Here’s the cool thing about KidsPark: you don’t have to plan.

You don’t have to commit.

You don’t have to worry.

You can take that kid-free break, treat YOURSELF right for a change, and come back from your day out happy and fulfilled, knowing that your kids were in good hands.

 

When was the last time you had a kid-free break? Do you prioritize your own sanity? These motivating parenting tips will help you take care of yourself, becaue the occasional kid-free break is basic self-care for moms. These simple tips will teach you the trick to getting a break from your children.

 

KidsPark is an hourly childcare service that allows you to choose when you want your kids to be there and when you don’t. You can join them for preschool, or you can join them for a day. Drop them off for a couple of hours if that’s all you need.

Their teachers all have an early childhood background and have passed background checks, so that you can rest assured that you’re leaving your child in the hands of professionals. They have created an environment designed to put kids at ease and happy to play.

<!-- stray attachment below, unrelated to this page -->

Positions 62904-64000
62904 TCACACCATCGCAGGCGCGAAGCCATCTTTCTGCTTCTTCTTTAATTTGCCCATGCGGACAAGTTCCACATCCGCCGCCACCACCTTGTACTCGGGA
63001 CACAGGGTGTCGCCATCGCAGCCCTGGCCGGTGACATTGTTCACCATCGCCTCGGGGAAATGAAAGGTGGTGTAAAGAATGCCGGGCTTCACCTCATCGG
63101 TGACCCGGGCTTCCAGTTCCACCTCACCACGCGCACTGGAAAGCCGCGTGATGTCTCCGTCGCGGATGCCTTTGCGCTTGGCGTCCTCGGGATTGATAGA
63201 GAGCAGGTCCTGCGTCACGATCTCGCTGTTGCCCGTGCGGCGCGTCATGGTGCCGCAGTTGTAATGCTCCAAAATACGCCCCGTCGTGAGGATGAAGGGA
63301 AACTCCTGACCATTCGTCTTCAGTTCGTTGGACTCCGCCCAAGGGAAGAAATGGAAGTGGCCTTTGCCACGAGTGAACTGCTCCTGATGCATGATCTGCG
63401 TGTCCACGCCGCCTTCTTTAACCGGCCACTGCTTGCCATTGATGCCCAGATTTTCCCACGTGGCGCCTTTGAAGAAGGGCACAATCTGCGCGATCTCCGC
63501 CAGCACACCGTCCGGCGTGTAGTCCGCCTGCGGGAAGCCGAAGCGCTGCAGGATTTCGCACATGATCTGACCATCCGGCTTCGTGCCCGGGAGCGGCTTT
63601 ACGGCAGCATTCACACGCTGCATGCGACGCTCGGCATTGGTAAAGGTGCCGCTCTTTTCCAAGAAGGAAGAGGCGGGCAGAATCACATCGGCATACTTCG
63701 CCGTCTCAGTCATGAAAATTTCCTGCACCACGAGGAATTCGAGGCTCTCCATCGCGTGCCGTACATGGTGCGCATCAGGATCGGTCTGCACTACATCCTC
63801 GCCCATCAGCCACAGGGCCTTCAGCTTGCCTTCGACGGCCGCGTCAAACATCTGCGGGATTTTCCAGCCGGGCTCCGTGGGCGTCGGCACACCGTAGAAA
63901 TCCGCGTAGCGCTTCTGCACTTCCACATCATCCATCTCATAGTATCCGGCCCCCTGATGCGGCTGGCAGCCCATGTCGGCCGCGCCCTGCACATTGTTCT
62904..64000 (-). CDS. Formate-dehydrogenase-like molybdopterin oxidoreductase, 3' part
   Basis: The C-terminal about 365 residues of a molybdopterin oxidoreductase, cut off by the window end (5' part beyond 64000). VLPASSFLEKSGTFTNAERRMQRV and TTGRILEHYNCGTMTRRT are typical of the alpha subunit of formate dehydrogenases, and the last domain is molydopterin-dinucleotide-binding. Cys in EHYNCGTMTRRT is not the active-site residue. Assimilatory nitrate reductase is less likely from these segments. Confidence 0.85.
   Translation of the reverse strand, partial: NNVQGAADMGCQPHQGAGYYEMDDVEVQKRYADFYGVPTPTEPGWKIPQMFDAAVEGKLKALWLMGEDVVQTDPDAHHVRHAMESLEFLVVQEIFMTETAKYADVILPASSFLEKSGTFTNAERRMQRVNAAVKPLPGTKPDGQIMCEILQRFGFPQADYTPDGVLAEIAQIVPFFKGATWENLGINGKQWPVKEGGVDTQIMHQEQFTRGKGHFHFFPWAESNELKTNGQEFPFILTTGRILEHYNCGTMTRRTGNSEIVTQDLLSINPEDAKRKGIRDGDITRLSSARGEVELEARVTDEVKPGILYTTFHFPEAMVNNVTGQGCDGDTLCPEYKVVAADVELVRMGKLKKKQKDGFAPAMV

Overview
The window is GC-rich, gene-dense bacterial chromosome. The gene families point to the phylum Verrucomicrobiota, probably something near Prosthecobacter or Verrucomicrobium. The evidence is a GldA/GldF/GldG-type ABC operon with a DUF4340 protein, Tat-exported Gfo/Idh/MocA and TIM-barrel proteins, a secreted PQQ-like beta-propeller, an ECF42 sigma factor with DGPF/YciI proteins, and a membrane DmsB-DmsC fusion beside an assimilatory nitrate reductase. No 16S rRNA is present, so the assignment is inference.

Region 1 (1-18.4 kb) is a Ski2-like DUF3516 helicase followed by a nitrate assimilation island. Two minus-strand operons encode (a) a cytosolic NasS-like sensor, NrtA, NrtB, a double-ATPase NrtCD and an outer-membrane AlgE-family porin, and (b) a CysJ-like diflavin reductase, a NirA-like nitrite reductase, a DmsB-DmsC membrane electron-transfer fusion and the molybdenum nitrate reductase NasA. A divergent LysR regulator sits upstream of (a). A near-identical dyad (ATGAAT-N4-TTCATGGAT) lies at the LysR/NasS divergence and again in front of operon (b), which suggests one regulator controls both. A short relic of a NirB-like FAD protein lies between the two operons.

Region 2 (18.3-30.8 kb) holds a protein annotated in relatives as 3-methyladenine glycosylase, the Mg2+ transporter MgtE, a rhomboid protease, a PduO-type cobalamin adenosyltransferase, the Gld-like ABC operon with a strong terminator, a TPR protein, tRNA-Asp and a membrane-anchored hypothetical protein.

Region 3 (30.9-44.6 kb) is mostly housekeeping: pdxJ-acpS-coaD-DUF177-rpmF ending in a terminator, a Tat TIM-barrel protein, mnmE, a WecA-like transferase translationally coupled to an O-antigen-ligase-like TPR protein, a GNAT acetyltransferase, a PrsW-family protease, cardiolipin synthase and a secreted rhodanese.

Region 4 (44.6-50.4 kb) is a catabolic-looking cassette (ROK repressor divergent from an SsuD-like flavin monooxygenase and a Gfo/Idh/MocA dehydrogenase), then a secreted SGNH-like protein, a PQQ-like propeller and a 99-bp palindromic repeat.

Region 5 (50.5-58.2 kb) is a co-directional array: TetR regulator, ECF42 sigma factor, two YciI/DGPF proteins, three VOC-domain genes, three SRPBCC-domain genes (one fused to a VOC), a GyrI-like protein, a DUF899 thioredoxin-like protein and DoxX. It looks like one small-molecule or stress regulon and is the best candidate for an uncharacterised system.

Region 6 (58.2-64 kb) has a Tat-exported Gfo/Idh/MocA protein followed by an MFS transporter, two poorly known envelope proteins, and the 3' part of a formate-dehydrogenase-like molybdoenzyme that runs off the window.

And the best part: you don’t have to book them months – or even weeks – in advance!

 

As a mom who also runs her own business, there are many opportunities I need to pass up – all for the sake of my greater mission: motherhood. One of them was a conference I wanted to attend this summer. But childcare didn’t extend as far as I needed it, so I couldn’t.

KidsPark gives moms the chance to NOT give up on these opportunities. To feel fulfilled, to keep their sense of self, and to create a happier home.

 

 

3 steps to ensuring you get that kid-free break:

 

1. Learn to forgive yourself

You leave your kids with people you don’t know, you go out shopping, sitting over coffee, or even a glass of wine!

And then you feel guilty – because you could have been spending time with your kids…

The first step to getting that break is to recognize the need for it, and then to shed the guilt involved. You’ll come back refreshed, and ready to read three bedtime stories, instead of rushing through one skipping half the lines (yep, that was a confession…)